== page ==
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Q&A with Rachel Reeves MP, author of ‘Alice in Westminster: The Political Life of Alice Bacon’

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Alice Bacon was one of the twentieth-century’s most remarkable female politicians. Born and raised in the Yorkshire town of Normanton, she defied the odds to be elected Labour MP for Leeds North East in the 1945 General Election. Famed in her home town for her unlikely love of sports cars, she was a much-respected, no-nonsense, hard-working representative for her beloved Yorkshire home in Westminster. Nick Shepley interviews author Rachel Reeves about a remarkable and – until now – unfairly sidelined woman.

Alice Bacon has had virtually no mention by historians of post war Britain, but her contribution to social reform in the 1960s in significant. Why do you think this is?

I think there are three main reasons for this.

First, it is to do with the sort of politician Alice was. She wasn’t an intellectual, necessarily, and she certainly was not a ‘political insider’, coming from a working-class background in West Yorkshire. The world of Westminster and the ‘establishment’ was not something she would have taken to naturally, compared to Hugh Gaitskell or Anthony Crosland, for instance, who went from public school, then Oxford, and were very comfortable straddling the worlds of academia and politics. There are people who naturally start with some advantages – like getting noticed in politics early, or having a lot of contacts in Parliament and in the media. Alice really didn’t have those advantages. She was someone who did the hard graft behind-the-scenes, making things happen. She was essential to modernising the party’s approach to the media in opposition and driving through some really groundbreaking reforms – on education, homosexuality, abortion and the death penalty – in government. People like Alice don’t normally get the credit for making change happen but they are every bit as important.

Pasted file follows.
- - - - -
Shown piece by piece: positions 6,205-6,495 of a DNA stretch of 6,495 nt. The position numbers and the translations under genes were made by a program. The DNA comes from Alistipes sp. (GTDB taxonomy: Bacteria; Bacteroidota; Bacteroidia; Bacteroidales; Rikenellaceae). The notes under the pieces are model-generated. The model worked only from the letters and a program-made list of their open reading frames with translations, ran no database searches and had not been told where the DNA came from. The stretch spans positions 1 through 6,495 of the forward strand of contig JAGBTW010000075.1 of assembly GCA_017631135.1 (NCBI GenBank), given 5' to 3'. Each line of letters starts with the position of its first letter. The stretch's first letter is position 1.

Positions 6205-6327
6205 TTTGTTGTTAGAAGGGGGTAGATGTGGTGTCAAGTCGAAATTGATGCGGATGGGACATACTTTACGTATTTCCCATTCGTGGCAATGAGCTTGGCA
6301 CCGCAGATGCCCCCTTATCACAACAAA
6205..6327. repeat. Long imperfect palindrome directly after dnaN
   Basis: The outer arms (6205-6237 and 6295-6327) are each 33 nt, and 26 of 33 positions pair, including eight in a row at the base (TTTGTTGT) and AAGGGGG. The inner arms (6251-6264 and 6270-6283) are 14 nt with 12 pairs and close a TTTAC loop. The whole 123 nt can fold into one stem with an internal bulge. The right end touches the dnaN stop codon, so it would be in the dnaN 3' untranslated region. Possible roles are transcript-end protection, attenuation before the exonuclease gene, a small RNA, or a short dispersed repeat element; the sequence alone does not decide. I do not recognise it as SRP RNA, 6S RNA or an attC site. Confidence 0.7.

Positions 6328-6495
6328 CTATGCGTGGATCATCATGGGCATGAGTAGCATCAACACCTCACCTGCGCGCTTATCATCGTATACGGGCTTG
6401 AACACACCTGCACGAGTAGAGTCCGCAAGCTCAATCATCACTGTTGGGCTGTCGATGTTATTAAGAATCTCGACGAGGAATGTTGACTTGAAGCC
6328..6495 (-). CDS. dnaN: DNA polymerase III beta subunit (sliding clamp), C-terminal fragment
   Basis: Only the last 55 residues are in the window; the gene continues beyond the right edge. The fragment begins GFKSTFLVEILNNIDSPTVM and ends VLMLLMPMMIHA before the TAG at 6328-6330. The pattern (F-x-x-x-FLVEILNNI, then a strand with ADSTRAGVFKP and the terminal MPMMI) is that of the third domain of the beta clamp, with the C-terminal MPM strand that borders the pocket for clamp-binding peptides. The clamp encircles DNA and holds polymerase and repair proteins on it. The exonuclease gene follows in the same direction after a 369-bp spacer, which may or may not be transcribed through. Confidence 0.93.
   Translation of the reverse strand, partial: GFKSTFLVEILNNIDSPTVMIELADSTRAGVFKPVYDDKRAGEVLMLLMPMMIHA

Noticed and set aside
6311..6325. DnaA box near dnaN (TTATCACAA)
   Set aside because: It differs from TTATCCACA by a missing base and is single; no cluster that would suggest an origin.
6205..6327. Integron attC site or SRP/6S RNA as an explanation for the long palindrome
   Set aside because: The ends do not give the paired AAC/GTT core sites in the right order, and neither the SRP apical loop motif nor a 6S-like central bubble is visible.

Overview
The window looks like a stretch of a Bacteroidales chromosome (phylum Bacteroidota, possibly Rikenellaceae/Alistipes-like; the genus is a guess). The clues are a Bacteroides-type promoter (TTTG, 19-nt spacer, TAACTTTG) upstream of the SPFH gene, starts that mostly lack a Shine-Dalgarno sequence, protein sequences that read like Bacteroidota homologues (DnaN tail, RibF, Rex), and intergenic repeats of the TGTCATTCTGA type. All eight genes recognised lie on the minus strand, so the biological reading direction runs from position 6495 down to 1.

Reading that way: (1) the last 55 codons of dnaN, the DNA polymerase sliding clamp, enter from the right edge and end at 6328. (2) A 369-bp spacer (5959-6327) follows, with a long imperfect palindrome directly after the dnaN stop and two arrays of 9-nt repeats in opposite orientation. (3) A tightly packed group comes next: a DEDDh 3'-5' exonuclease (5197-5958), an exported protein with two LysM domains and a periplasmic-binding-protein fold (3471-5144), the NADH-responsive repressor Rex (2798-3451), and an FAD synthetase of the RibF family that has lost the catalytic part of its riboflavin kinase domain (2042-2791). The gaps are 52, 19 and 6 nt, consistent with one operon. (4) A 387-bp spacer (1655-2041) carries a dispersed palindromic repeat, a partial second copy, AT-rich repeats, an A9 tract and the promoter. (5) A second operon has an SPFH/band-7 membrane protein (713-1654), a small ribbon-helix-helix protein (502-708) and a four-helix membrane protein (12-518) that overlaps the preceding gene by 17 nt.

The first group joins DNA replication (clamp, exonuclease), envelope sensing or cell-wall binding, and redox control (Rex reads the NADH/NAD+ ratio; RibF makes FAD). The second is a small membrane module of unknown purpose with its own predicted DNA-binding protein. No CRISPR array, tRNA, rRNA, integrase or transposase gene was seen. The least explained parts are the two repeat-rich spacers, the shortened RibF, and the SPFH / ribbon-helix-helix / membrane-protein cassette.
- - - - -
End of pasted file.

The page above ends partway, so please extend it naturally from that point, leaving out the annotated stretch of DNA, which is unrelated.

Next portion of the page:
Second, I think there is a question of gender. Alice was far from the only woman to be denied the sort of credit that men often get. I think part of that is the issue that history has tended to be written by men. There’s a really proud tradition of women historians writing forgotten women back into history. I like to think my book is part of that.

Third, I think it’s important to remember how divided Labour was in the post-war period. Alice’s political career was closely tied to Hugh Gaitskell as leader. She adored Gaitskell and was absolutely committed to the party’s Gaitskellite wing in the struggles with the Bevanite left. When Gaitskell died and Harold Wilson became leader, Alice’s prospects did decrease significantly. Alice still achieved so much, but I’m sure that had Gaitskell lived to become Prime Minister – and he is often thought of as perhaps the greatest Prime Minister we never had – then Alice would have been by his side and made cabinet rank.